'It makes me so happy': Campaign for wheelchair friendly swing at a Sunderland park gets approval

A Sunderland woman says she is 'so happy' after campaigning for a swing that her nephew can use to play on in her local park.

Angela Turnbull has been speaking to Sunderland Council for a year about how she could get a wheelchair friendly swing for her nephew WiIll who has Duchenne muscular dystrophy.

The accessible swing and a roundabout will now be fitted in the park beside Hylton Castle, with works planned to start on 11 April - lasting three weeks.

Will's auntie has been working with the council to get a new swing installed that he and other children can use with their wheelchairs Credit: Family photo/ Muscular Dystrophy UK

What is muscular dystrophy?

It is a genetic conditions that gradually causes the muscles to weaken, leading to an increasing level of disability.

It gets worse over time, and there is currently no cure.

There are different types of muscular dystrophy; Duchenne is one of the most common and severe forms and affects usually boys in their early childhood.

There is no cure for MD, but treatment can help to manage many of the symptoms.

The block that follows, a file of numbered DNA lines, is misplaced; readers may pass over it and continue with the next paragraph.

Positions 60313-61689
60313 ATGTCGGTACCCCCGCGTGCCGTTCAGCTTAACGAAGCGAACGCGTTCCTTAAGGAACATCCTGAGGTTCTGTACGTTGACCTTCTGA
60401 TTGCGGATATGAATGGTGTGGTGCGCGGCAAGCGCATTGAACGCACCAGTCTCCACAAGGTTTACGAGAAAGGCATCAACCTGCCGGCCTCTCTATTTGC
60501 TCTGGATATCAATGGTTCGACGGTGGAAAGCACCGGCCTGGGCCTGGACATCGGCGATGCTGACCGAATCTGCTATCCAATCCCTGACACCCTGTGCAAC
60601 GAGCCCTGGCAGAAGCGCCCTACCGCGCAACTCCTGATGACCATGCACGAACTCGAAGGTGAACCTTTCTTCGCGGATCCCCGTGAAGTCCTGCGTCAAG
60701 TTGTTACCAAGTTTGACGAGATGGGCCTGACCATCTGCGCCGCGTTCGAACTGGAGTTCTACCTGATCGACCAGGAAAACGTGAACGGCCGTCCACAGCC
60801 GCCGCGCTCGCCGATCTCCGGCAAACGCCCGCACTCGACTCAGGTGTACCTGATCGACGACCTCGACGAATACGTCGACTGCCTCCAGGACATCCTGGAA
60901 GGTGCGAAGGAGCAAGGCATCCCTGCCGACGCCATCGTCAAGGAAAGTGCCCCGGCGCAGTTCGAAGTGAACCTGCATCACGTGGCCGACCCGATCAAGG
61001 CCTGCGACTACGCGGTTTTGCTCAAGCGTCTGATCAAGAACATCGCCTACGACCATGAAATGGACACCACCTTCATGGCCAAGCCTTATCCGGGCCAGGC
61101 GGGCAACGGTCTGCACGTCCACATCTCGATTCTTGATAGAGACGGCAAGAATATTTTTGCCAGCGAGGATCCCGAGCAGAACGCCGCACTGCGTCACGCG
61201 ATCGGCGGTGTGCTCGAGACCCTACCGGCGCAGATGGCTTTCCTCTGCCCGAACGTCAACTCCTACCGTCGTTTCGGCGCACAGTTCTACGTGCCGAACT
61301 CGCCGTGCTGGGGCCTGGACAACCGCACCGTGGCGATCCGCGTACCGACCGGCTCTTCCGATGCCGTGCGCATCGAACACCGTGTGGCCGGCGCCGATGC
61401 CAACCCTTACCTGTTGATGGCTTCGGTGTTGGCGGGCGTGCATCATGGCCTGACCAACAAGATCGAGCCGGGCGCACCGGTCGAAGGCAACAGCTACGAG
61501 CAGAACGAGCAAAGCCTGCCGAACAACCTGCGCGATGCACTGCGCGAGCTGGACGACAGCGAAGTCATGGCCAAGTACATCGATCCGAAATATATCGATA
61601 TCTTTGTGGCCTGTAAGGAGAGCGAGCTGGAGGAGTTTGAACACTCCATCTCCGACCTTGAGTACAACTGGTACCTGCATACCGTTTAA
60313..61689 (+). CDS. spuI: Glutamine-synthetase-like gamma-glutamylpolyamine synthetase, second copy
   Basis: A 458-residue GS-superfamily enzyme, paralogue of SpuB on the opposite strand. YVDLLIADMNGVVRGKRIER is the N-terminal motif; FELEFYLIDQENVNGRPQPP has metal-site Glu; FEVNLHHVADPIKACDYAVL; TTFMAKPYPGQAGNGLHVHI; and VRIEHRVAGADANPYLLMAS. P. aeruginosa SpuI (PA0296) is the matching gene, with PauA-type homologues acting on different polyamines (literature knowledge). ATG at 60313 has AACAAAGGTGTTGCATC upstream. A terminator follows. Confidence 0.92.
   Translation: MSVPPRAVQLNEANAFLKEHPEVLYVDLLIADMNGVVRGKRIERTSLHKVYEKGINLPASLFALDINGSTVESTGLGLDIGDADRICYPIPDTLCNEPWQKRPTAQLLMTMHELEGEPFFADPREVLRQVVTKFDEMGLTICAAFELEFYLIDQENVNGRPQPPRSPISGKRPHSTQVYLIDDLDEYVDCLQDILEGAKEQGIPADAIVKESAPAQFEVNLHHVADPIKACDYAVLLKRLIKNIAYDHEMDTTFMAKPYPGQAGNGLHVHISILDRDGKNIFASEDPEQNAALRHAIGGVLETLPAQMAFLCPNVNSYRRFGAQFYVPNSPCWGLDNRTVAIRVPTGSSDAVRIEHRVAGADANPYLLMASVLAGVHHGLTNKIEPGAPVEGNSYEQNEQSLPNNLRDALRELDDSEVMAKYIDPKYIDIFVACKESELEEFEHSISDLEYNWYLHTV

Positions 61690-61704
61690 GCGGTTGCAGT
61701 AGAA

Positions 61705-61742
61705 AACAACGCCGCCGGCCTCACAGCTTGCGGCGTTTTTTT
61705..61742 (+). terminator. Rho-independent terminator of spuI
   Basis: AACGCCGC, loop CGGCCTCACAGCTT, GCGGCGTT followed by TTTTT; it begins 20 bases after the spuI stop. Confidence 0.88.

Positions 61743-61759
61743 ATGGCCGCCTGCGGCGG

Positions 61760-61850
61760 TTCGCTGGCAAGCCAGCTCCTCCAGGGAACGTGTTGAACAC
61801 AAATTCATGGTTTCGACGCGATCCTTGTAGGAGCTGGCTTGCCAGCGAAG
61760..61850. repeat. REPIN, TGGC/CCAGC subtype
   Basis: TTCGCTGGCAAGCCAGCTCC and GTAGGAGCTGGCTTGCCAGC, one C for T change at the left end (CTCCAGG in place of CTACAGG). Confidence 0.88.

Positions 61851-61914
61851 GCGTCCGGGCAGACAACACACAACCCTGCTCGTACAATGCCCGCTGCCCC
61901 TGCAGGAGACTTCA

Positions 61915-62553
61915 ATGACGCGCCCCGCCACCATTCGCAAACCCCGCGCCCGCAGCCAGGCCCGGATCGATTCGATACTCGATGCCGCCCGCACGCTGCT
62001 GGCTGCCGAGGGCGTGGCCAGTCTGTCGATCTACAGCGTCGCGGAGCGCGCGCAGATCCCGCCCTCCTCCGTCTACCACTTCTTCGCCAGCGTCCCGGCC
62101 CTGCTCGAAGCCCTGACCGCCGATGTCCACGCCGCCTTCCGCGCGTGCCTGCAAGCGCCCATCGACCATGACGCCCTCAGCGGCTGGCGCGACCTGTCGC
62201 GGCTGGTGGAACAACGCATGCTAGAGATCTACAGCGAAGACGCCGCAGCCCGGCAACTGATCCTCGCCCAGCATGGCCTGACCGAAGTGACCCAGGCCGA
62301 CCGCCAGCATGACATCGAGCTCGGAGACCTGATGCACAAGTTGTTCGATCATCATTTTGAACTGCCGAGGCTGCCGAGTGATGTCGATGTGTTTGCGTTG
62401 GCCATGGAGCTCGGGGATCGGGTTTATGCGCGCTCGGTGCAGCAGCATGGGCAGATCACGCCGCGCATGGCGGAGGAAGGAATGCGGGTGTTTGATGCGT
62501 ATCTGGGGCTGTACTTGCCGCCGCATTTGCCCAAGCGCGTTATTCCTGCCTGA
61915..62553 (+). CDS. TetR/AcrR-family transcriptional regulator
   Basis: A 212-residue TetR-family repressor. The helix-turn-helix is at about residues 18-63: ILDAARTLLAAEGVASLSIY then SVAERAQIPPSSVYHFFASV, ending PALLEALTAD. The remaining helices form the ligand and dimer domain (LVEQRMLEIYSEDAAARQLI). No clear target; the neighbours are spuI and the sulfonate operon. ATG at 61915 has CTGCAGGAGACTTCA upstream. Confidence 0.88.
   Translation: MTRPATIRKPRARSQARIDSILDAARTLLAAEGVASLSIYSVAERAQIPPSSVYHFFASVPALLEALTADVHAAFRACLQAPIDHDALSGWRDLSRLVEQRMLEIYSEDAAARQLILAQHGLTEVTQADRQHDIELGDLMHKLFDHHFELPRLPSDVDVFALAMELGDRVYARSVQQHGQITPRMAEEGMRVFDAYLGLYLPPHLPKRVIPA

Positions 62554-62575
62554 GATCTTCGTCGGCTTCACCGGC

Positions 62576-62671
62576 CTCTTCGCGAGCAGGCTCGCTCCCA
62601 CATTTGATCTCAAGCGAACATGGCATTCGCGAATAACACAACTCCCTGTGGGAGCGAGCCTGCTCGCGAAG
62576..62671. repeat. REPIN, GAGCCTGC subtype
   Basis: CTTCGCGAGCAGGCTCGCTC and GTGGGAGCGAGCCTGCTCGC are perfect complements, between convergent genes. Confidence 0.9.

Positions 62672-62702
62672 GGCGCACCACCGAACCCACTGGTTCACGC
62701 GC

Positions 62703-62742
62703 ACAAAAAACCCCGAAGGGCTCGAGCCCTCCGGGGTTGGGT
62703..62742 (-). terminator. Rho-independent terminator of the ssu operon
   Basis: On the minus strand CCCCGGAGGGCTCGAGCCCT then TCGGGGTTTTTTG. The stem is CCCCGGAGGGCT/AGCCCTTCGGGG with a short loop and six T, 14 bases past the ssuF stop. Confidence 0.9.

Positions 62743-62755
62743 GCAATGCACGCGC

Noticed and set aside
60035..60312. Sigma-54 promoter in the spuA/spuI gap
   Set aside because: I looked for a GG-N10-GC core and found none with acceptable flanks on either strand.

Angela works at the Newcastle Hospitals foundation Trust and said: “It will make me so happy to see Will enjoying something like this in a wheelchair. It is an enormous achievement.

There are plenty of other children with limited mobility who will also be able to make use of this incredible equipment and that makes me smile."

Will’s mum Caroline Calvert said: “As a parent of a child with a muscle-wasting condition, it is very sad when they cannot join in with their peers. We are so happy and grateful that this means William can feel included in his local community, playing with his friends and family.”

Will with his family - including little sister Rosie Credit: Family photo

The charity Muscular Dystrophy UK Angela's achievement was 'fantastic' and will make a huge difference to local families.

Will is hoping to visit the swing on the opening day with his family. Together they have raised tens of thousands of pounds for Muscular Dystrophy UK and to care for Will and his ongoing needs.